Librarian Reads: Book Reviews and Recommendations

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Ever wonder what your SMRLD librarians are reading? Well now you can follow along here with some of their recommendations.

November 2020

Killers of the Flower Moon by David Grann

Who knew?  I certainly didn’t.  In the 1920s, the richest people per capita in the world were members of the Osage Indian Nation.  And why was that?  Because they retained the mineral rights to the lands in Oklahoma to which they had been relocated – they owned the “underground reservation” that was rich with oil during the boom times.

While to some this might seem like a really fortunate life, for the Osage it was cursed with murder, misfortune, and disaster.  And, for the United States, it was the birth of the FBI.  The “Reign of Terror,” as this time in Osage history is known, was only finally dealt with by an undercover team leading the Bureau of Investigation’s first substantial case.

The story illuminates what was possibly one of the biggest serial murder conspiracies in US history and one of the most forgotten.  From the 1910s through the 1930s hundreds of the Osage were murdered for their “headrights” – the legal grant of lands, or in this case the underground mineral rights.  At that time there were about 2,000 Osage who were registered on the tribal roll; each one of them received a headright, or their individual share in the mineral trust.  Headrights could not be sold, they could only be inherited, which made the Osage quite desirable spouses for unscrupulous persons.

At the zenith of the oil boom in Oklahoma, in the 1920s, the Osage had accumulated millions and millions of dollars, equivalent to about $400 million today.  BUT the Osage control of and access to their money was limited by restrictions imposed by the US government.  Many of the Osage were assigned guardians to oversee and supervise how the Osage spent their money.  Becoming an Osage guardian was also a desirable position that was maintained by a handful of untrustworthy people.

This is a tale of families who were being methodically whittled down in order to funnel wealth for easier access by shameless reprobates.  Reading like a novel, this book is full of intrigue, mystery, sleuthing, and human interest.  Racism against Native Americans is startling and unfortunate.  Using primary sources including both published and unpublished letters, diaries, family papers, and records from the FBI and other sources, the author paints a vivid picture.  I recommend this title to those who enjoy history, mystery, thrillers, memoirs, and just plain interesting stories.

Tina Hubert, Executive Director Six Mile Regional Library District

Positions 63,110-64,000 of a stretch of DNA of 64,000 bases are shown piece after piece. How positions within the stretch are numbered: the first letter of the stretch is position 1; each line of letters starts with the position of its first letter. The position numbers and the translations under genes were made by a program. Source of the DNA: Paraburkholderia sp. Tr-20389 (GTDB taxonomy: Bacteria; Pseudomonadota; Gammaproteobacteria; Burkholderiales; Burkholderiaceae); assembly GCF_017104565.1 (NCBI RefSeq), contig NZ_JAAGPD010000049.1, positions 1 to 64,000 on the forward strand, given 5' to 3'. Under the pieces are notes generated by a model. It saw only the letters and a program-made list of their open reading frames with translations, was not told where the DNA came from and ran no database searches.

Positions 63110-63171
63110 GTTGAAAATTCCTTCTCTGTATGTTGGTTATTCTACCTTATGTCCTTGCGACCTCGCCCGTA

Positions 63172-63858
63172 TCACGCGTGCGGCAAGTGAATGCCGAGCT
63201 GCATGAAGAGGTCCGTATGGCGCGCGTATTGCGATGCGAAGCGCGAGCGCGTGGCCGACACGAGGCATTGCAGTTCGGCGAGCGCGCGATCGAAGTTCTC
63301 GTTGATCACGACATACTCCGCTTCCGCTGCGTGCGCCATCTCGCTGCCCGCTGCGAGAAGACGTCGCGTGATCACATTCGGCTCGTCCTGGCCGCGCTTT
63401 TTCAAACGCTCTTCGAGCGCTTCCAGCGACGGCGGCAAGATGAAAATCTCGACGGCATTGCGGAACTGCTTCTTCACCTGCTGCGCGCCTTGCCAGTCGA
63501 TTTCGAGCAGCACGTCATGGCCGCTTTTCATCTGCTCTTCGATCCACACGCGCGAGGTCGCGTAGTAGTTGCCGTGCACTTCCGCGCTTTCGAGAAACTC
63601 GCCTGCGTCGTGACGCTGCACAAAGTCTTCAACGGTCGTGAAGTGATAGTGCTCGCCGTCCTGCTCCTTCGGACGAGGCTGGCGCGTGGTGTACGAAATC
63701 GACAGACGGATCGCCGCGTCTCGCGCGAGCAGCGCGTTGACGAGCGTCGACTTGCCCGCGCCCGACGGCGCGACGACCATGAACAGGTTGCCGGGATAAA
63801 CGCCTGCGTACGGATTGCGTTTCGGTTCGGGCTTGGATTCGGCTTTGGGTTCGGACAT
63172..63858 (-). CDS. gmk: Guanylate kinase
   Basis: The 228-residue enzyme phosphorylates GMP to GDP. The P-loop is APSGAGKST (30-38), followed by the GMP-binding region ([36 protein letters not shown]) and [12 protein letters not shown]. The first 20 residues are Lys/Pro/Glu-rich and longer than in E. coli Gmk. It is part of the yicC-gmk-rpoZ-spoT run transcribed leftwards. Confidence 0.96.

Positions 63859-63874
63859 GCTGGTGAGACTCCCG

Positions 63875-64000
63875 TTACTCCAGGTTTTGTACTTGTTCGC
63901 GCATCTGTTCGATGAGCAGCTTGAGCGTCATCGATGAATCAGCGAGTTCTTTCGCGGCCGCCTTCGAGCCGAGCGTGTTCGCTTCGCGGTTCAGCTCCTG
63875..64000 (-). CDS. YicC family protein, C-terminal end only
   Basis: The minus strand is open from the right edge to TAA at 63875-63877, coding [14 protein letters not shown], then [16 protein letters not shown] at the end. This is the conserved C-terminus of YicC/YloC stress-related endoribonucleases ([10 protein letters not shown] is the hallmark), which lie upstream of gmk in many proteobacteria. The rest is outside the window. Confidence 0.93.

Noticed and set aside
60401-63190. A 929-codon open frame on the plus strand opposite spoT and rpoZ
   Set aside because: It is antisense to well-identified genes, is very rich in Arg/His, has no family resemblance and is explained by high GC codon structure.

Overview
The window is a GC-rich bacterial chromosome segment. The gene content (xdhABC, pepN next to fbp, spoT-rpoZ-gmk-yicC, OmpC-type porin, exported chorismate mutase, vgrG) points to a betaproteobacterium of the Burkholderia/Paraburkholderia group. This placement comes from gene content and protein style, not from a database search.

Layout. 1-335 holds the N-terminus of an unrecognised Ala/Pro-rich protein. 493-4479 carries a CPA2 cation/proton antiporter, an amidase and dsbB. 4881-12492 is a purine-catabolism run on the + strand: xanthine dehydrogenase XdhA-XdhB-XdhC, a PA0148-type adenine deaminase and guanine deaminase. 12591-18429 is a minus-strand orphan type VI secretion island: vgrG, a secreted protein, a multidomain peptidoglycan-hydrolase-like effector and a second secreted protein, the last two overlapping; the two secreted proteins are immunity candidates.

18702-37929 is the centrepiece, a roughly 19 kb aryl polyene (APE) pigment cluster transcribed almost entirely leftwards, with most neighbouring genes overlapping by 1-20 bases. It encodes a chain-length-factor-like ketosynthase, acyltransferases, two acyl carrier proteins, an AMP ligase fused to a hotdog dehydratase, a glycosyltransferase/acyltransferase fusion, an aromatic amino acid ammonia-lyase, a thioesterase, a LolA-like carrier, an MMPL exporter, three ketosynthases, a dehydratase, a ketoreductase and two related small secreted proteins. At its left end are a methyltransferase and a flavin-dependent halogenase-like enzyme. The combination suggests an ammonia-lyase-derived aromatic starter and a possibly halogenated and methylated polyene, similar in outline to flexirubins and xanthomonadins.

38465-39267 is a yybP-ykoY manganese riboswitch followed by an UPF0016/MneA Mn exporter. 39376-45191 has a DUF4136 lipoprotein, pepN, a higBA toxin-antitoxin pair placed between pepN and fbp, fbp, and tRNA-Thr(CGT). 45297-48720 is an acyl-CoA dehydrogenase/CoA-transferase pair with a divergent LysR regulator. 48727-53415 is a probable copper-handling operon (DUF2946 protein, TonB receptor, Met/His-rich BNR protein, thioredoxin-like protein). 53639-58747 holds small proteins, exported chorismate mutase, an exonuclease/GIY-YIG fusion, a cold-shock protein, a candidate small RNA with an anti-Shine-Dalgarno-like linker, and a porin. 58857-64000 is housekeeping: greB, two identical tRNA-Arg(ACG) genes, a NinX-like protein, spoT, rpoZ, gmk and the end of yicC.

Killers of the Flower Moon is available from the Six Mile Regional Library District in hardback, audiobook, as an e-book and an e-audiobook.  For more information, visit elibrary.smrld.org or call 618-452-6238 ext. 730.

October 2020

Mexican Gothic by Silvia Moreno-Garcia

As a teen I was enthralled with horror stories.  I grew up reading HP Lovecraft, Edgar Allen Poe, Shirley Jackson, Ray Bradbury, Stephen King, Anne Rice, and more.  I left the horror story stage behind and haven’t really read the genre for years.  Well, it seems this is a good year to revisit it.  I recently spent a Saturday reading this tale from beginning to end – everything else was put on hold.

Mexican Gothic is full of mystery and intrigue surrounded by the supernatural and unknown – a classic gothic novel.  It’s more psychological horror than gore.  In 1950s Mexico, Noemi Taboada is a glamorous debutante more interested in her own independence than being settled.  After receiving a frantic letter from her newly-wed cousin begging someone to save her, Noemi travels to rescue her cousin Catalina, with the promise from her father that she can attend the university of her choice if she will only do this one thing.

Arriving at the husband’s remote old family mansion in the mountains, Noemi has a true mystery to unravel.  Catalina is kept secreted in her bedroom and Noemi roams the mansion and grounds trying to deduce what’s really going on.  Noemi is a tough cookie; she’s not afraid of her cousin’s new husband who is both intimidating and alluring or the husband’s forbidding father or sister.  She uses the husband’s young nephew to escape to the nearby town to send letters back to her family and to seek advice from both the town doctor and local wise woman.  The family seemingly has a strange hold over the town and the mountain full of some dark ancient knowledge.

With plenty of menace, this tale evokes the atmosphere of the horror movies from the 1930s and 40s, where violin music would play in the background of the foggy craggy scenery.  The story starts a little slow, but builds to a surprising crescendo.  I thought I had it all figured out only to discover a truly unexpected ending.  I couldn’t put it down.

Tina Hubert, Executive Director Six Mile Regional Library District

Mexican Gothic is available from the Six Mile Regional Library District in hardback, as an e-book and an e-audiobook.  For more information, visit elibrary.smrld.org or call 618-452-6238 ext. 730.

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